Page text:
Treatment centers around reversing the drying/irritating factors and adding copious amounts of moisturizer. A significant aspect of dealing with xerosis is reassuring these patients that they have not “caught something.” The differential includes thyroid disease, use of diuretics, antihistamines or other anticholinergic medications, and irritant dermatitis. Often, xerotic patients will make things worse through the application of numerous OTC remedies, especially triple-antibiotic ointment.
Figure 10. Discoid lupus plaques
Lupus is an autoimmune condition that can present in a number of ways depending on the type. In general, lupus plaques are annular, with scaly margins and clearing/atrophic centers, and usually confined to sun-exposed skin. If you see the telltale “butterfly” malar rash, the patient will likely be ill with fever, malaise, and joint pain.
Discoid lupus favors the face, neck, and scalp and often features pink scaly areas that demonstrate follicular accentuation with atrophic/scarring centers (Figure 10). Examine the cuticles with an ophthalmoscope. Look for tortuous, dilated capillary loops. While these are not pathognomonic for lupus, their presence will get you into the connective tissue disease ballpark.
Figure 11. Lupus plaques following sun exposure
While diabetes mellitus produces
Gottron’s papules, which cover the joints of the fingers, lupus will spare those areas and affect interphalangeal skin. Biopsy followed by a lupus panel is a must in order to nail down the diagnosis.Women, especially those with darker skin, are at particular risk for lupus. Also at risk are patients who spend a lot of time in the sun (Figure 11) and those on certain drugs, such as minocycline. Lupus is included in the differential for otherwise unexplained psychotic episodes, joint pain, hair loss, fever, and neutropenia.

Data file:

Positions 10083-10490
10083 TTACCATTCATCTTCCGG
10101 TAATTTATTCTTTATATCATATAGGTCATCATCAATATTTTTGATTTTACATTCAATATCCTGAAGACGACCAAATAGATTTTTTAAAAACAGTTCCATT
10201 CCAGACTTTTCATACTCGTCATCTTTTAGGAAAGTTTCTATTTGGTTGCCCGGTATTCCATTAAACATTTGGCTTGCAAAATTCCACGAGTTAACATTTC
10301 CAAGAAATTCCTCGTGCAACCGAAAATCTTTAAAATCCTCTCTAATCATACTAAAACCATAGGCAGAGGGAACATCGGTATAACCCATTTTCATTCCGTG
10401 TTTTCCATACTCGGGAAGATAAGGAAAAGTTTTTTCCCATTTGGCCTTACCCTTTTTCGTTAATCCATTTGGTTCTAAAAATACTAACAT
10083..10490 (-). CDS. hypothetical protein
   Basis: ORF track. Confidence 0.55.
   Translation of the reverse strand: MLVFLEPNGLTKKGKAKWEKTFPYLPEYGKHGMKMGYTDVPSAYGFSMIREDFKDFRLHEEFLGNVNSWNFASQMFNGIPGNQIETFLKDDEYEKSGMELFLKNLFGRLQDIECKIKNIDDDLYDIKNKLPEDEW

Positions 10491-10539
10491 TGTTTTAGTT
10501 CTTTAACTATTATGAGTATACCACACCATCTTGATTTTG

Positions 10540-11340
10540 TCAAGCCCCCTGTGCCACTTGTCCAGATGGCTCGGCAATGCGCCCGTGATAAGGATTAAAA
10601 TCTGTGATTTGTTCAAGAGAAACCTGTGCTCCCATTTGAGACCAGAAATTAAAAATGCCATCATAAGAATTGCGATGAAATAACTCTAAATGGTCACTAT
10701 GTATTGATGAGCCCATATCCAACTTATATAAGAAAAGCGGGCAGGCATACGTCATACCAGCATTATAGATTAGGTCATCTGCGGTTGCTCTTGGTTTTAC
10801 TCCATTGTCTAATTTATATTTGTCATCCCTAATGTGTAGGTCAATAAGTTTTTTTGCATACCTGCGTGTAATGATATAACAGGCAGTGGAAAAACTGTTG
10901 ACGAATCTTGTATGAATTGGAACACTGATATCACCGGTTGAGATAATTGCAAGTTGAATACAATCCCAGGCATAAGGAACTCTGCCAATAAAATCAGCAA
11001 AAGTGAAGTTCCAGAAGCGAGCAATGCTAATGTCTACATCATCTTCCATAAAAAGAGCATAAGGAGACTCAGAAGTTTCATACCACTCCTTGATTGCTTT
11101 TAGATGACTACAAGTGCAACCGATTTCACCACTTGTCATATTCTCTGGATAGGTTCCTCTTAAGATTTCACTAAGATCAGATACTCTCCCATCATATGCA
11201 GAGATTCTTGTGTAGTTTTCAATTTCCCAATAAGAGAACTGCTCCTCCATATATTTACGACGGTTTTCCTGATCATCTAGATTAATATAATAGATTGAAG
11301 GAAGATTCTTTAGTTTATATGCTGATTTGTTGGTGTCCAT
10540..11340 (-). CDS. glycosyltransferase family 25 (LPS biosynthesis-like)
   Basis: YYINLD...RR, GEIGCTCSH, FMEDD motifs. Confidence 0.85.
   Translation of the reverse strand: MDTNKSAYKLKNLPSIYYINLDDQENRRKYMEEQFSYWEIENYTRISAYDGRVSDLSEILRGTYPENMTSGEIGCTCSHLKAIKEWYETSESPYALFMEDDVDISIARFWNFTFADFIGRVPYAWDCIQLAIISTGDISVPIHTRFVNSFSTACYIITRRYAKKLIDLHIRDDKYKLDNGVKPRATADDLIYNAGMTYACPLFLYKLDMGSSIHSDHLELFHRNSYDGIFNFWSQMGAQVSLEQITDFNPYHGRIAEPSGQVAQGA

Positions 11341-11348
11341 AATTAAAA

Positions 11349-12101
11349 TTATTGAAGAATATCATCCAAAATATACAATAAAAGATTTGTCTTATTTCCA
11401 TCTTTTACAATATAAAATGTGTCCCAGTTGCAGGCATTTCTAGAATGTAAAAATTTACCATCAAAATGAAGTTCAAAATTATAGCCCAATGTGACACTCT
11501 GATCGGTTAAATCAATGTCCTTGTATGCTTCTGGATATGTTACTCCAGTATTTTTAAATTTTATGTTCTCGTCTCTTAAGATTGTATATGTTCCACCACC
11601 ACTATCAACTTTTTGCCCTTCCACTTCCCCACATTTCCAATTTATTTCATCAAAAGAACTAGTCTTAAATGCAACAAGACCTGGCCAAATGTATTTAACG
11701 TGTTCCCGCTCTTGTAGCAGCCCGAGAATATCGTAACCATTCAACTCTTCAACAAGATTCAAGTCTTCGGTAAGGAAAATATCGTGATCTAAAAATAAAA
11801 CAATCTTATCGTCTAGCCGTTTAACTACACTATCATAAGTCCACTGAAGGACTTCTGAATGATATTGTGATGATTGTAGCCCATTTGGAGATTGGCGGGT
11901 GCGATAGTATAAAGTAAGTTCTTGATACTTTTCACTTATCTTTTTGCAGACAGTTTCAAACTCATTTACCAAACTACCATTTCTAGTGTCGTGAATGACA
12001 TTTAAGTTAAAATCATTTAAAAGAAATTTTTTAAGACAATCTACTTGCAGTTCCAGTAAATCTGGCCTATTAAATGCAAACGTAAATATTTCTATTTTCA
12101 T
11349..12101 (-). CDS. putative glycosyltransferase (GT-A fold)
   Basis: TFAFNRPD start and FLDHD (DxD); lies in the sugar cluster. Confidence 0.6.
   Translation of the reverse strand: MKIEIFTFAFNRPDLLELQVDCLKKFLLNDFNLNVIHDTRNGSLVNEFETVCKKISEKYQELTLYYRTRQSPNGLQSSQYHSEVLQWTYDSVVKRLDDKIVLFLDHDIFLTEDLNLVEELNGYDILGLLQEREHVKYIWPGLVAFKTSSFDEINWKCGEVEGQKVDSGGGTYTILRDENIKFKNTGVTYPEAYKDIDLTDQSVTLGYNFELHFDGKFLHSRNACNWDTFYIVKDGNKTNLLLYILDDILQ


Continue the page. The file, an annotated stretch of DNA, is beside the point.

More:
Figure 12. T-cell lymphoma in a 72-year-old woman
Cancers presenting as red rashes
These include but are not limited to the following: cutaneous T-cell lymphoma (Figure 12), Paget’s disease (mammary and extramammary), metastatic cancers (breast, colon, etc.), hematologic cancers (leukemia, other lymphomas), and islet-cell cancer.
Any rash that cannot be explained, will not respond to steroids, or looks as though it ought to be symptomatic but is not, demands biopsy. Ask about previous history of cancer and the origin of any scars (e.g., from mastectomy or lung-cancer surgery). Get a review of systems, and check the history for smoking. Find out how many years it has been since the patient’s last Pap smear, pelvic exam, mammogram, or prostate exam. Finally, ask whether the patient is seeing any specialists (e.g., pulmonary, GI, gynecologic).
Rising to the challenge
As Osler said, “A diagnosis is seldom made if not entertained.” When presented with a diagnostic dilemma, a clinician must sort through all the possible explanations for the findings. To do this, one must become familiar with the various differentials and how they are likely to present. Red rashes are a particular challenge, but knowing the various diagnostic possibilities gives one a distinct advantage.